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Conservation Status of Endemic Plants of Ethiopia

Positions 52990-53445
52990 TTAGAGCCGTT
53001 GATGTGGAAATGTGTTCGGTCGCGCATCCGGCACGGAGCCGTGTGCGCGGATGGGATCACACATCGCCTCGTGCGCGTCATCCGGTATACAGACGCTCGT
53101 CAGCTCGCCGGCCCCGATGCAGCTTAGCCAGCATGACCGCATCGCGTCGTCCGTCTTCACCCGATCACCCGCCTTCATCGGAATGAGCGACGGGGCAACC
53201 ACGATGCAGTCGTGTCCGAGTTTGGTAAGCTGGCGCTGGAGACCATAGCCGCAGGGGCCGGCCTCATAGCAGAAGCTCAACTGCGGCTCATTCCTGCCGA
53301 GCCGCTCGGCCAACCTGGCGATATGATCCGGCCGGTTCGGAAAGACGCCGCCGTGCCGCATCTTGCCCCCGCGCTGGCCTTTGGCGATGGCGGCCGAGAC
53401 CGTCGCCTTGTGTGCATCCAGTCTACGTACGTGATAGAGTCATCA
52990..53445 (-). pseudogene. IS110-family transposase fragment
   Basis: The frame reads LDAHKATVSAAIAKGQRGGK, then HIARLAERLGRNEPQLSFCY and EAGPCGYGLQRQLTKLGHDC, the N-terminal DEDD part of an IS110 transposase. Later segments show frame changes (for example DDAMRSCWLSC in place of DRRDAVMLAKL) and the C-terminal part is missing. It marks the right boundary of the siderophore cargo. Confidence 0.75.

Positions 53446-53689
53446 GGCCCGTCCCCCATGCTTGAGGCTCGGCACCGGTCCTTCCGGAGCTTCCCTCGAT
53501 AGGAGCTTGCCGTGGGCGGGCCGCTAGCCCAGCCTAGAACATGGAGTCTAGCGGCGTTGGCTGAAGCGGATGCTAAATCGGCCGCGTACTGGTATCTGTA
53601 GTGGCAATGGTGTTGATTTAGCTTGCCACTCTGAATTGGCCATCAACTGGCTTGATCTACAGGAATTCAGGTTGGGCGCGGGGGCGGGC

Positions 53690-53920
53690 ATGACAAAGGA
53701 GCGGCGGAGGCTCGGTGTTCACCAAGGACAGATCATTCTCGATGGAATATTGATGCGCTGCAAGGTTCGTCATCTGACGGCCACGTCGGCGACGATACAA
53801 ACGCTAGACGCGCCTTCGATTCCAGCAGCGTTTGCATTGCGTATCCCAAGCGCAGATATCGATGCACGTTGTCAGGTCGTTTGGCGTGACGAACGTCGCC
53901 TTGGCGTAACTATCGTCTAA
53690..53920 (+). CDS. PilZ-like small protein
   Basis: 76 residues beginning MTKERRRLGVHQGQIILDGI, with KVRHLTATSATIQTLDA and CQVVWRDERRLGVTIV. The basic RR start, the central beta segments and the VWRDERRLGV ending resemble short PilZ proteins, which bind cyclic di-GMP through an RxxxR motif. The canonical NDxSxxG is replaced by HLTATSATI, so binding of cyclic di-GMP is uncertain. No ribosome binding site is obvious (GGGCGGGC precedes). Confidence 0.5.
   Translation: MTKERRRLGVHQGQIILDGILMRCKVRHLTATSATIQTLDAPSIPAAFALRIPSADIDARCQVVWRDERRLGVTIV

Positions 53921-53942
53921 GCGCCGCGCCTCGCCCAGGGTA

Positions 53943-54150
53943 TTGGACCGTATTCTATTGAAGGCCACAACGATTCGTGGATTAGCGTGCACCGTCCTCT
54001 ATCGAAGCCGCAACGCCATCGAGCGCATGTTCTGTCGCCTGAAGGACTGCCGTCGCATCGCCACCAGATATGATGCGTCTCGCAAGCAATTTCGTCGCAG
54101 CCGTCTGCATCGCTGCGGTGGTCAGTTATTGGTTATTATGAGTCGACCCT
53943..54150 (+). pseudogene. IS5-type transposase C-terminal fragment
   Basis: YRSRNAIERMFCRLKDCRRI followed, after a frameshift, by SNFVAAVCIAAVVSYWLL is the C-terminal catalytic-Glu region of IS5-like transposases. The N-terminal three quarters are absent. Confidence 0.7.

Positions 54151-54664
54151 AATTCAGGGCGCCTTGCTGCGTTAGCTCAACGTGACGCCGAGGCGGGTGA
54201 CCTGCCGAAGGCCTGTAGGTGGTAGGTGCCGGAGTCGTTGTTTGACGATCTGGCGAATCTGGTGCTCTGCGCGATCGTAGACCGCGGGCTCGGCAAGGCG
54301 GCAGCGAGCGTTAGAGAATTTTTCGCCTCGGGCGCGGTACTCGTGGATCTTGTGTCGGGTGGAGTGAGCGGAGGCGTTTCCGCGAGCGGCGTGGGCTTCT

region to be kept in Herbaria abroad. European Herbaria harbour a considerable number of type specimens of Ethiopian plants, although the National Herbarium of Addis Ababa (ETH) keeps the largest collection of Ethiopian specimens (77,000). The herbaria of importance for old collections and types are the following: Royal Botanic Gardens Kew (K) and the British Museum of Natural History (BM) in United Kingdom, Florence (FT) in Italy and Paris Museum of Natural History (P) in France. Two trips to one of these countries are planned (one from Ethiopia and one from Europe). 10.2.- FIELD WORK: Contrasting (ground-truth) desk information with field data, checking out known areas and populations for 100 threatened species, certifying extinction for some species and collecting biological and ecological data. Targeted field work will be quite instrumental on this research, as there are scant, outdated and absent (in many cases) information about most endemic plants. Many plants are only known from one locality, based in the collection that served to describe the species, and they have not been collected since. The lack of biological and ecological information for many plants is such that a token can better illustrate the situation: there are 14 endemic plants that have not been collected since XIX century, with at least 8 presumably considered extinct. Field trips will have then a twofold purpose: 1) To ground-truth information collected during the desk exercise about 100 threatened plants (the rarest and least known species) on ecology, population structure and threats and conservation measures. These data will supply the information needed to back to IUCN criteria for category assignment. 2) To collect relevant information on the possible boundaries of potential Key Biodiversity Areas. Those boundaries will have to be established considering the geographical aspects as well as the social considerations (community-driven planning). Different priorities will be assigned to specific plants to conduct the field work. Due to time and funding constraints, high priority will be given to those presumably Extinct and least known (only collected few times or long ago). In order to optimize the field trips, plant species will be gathered by area of occurrence and preliminary lists of targeted species will be prepared prior to the field trips, so as to know in advance which species could be tracked in each field trip. 20 field days have been scheduled for such purpose. 10.3.- Information analysis and preparation of distribution maps for each species Once the information required has been collected from the published and unpublished documents, herbaria and field work, it has to be analyzed and incorporated into the Data Entry Module of the IUCN Species Information System. This database will be submitted to IUCN before deadline (end of April 2006) so as to incorporate the assessed plant species into the 2006 IUCN Red List. Each assessed species needs to have a map within the profile, and these maps have to be based on reliable (not outdated or unverified) point locality data (coordinates with latitude and longitude), compiled according to set and agreed upon standards. The researchers will collect and validate these coordinates and they will later be transformed into range maps for each species. The mapping exercise will be done at the end of the project (last two or three months), and it will form the basis of following initiatives to design the Network of Protected Areas of Ethiopia (Key Biodiversity Areas). 10.4.- Establishing a Plant Conservation Network with national and international botanists In order to tap the technical resources present in the country (botanists, environmentalists and foresters) and to gather the non-published knowledge, it is deemed essential to set up a Conservation Network of